• [0005]
    In the past, battery chargers have incorporated temperature sensors in the charging apparatus so as to allow a particular charging response if the battery reaches a predetermined temperature. In one example, the conventional charger reduces or pauses the charge for a set period of time to allow the battery to cool, then resumes the charge. This method can be time consuming since during these pauses, the battery receives no charge. In another example, the charger simply terminates the charge when a specified temperature is reached, leaving an incompletely charged battery. Other methods complete the charging of the battery by switching such charging to a trickle charge. However, this method takes a significant amount of time to complete. None of these conventional methods or devices use the temperature data to scale the intensity of the charge, but instead use the measurement of battery temperature only as a safety device.
  • OBJECTS OF THE INVENTION
  • [0006]
    One of the exemplary objects of the present invention is to provide a responsive charger that adjusts the charge intensity based on information obtained from the battery via sensors. A temperature-based solution has the advantage that a very high charging current can initially be employed, assuming the battery is charged under average environmental conditions. If the battery temperature remains constant, the charger would likely continue providing a high charging current. If the temperature rises, the charger can respond by reducing the current to the battery. Conversely, a detected temperature drop may cause an increase in the current to the battery. In this manner, a temperature threshold can be preserved, while maintaining the maximum possible charging current to the battery by establishing a equilibrium between heat generation in the battery and heat diffusion. Accordingly, not only is the battery charged safely by keeping its temperature under or at a maximum threshold, but the battery can also be completely charged in a shorter amount of time.
  • SUMMARY OF THE INVENTION
  • [0007]
    The present invention relates to temperature regulated battery charging. In particular, the present invention relates to a method and apparatus provided for adjusting a charge intensity based on an internal resistance expression of the battery that can be expressed primarily through heat generation.
  • [0008]
    According to one exemplary embodiment of the present invention, the characteristics of the battery are quantified, and the charging intensity is continually adjusted to deliver the maximum charging current without exceeding a predetermined temperature threshold.
  • [0009]
    According to another exemplary embodiment of the present invention, a self modifying charging platform can be implemented that incorporates the charging procedure into a processor, e.g., a microprocessor, microcontroller, etc., that receives and transmits data to a charging device. The charging device may use such data, e.g., for determining the maximum current to the battery. In a further embodiment of the present invention, the self-adjusting charging platform can respond to changes in internal resistance via temperature data from sensors and calculates the necessary charging intensity in order to maintain the battery temperature at or below a predetermined level. In still another exemplary embodiment of the present invention, a temperature sensor may be mounted on the battery, e.g., pressed against the skin of the battery when holstered in the charger, or contained within the battery, to relay temperature data to the processor. The temperature data may be used to produce an intended charge current. In a further embodiment, the charging procedure may utilize temperature, change in temperature, or voltage data. In still a further embodiment, a processor may determine the charge current value necessary to maintain a battery temperature threshold. This charge current value may then be output to set the actual charging current transmitted to the battery. In another exemplary embodiment, a nickel metal hydride battery, a nickel cadmium battery, a lead acid battery or a lithium ion battery can be charged with the methods of the present invention.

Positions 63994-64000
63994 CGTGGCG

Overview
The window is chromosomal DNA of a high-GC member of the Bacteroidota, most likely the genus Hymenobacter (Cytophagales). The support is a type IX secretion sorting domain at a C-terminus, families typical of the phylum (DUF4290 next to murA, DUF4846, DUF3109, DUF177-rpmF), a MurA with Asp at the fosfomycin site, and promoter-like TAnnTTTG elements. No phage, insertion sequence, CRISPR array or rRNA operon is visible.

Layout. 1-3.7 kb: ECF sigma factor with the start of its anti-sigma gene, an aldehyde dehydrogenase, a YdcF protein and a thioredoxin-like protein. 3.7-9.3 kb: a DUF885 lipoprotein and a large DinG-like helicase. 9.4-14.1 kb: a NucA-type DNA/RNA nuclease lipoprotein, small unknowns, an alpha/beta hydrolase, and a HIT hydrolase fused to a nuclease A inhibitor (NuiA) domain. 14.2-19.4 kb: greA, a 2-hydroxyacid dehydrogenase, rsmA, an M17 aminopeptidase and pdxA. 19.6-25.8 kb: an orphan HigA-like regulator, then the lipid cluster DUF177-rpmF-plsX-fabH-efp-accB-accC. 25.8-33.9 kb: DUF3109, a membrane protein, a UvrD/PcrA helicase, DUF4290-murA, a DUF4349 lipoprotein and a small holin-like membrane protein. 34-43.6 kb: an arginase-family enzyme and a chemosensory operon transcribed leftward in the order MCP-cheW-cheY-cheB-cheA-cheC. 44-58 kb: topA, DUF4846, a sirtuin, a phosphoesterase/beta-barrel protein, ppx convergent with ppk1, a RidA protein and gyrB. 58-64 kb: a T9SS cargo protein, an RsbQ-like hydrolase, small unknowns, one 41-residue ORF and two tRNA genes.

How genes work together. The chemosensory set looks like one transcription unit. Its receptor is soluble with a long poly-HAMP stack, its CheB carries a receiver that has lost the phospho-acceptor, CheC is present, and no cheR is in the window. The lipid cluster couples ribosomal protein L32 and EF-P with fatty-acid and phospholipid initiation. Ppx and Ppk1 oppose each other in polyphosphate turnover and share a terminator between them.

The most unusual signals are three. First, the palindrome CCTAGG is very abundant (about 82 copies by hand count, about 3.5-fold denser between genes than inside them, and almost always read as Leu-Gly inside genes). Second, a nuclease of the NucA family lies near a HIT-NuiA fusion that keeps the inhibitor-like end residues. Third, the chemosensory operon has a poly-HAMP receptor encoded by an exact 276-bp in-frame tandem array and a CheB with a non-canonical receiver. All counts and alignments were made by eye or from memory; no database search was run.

• BRIEF DESCRIPTION OF THE DRAWINGS
  • [0010]
    For a more complete understanding of the present invention and its advantages, reference is now made to the following description, taken in conjunction with the accompanying drawings, in which:
  • [0011]
    [0011]FIG. 1 is an exemplary graph showing two distinctive temperature phases during constant current charging of a NiMH battery;
  • [0012]
    [0012]FIG. 2 is an exemplary graph showing a change in temperature of a NiMH battery as a function of time during charging, illustrating an ideal situation according to the present invention;
  • [0013]
    [0013]FIG. 3 is a block diagram of an exemplary battery charging platform according to the present invention;
  • [0014]
    [0014]FIG. 4 is a block diagram of an exemplary battery charging platform according to the present invention;
  • [0015]
    [0015]FIG. 5A is an exemplary graph showing a temperature measurement at four points on the battery during charging and a control measurement at ambient temperature;
  • [0016]
    [0016]FIG. 5B is an enlarged portion of the exemplary graph of FIG. 5A showing the temperature measurement during a charge termination;
  • [0017]
    [0017]FIG. 6 are exemplary graphs showing the charging current as a function of battery temperature using exemplary control functions according to the present invention; and
  • [0018]
    [0018]FIG. 7 shows a flow diagram of an exemplary embodiment of a method according to the present invention.
  • DETAILED DESCRIPTION
  • [0019]
    Charging method and apparatus according to exemplary embodiments of the present invention are described herein below with reference to the accompanying drawings.
  • [0020]
    A. Exemplary Embodiments of the Present Invention
  • [0021]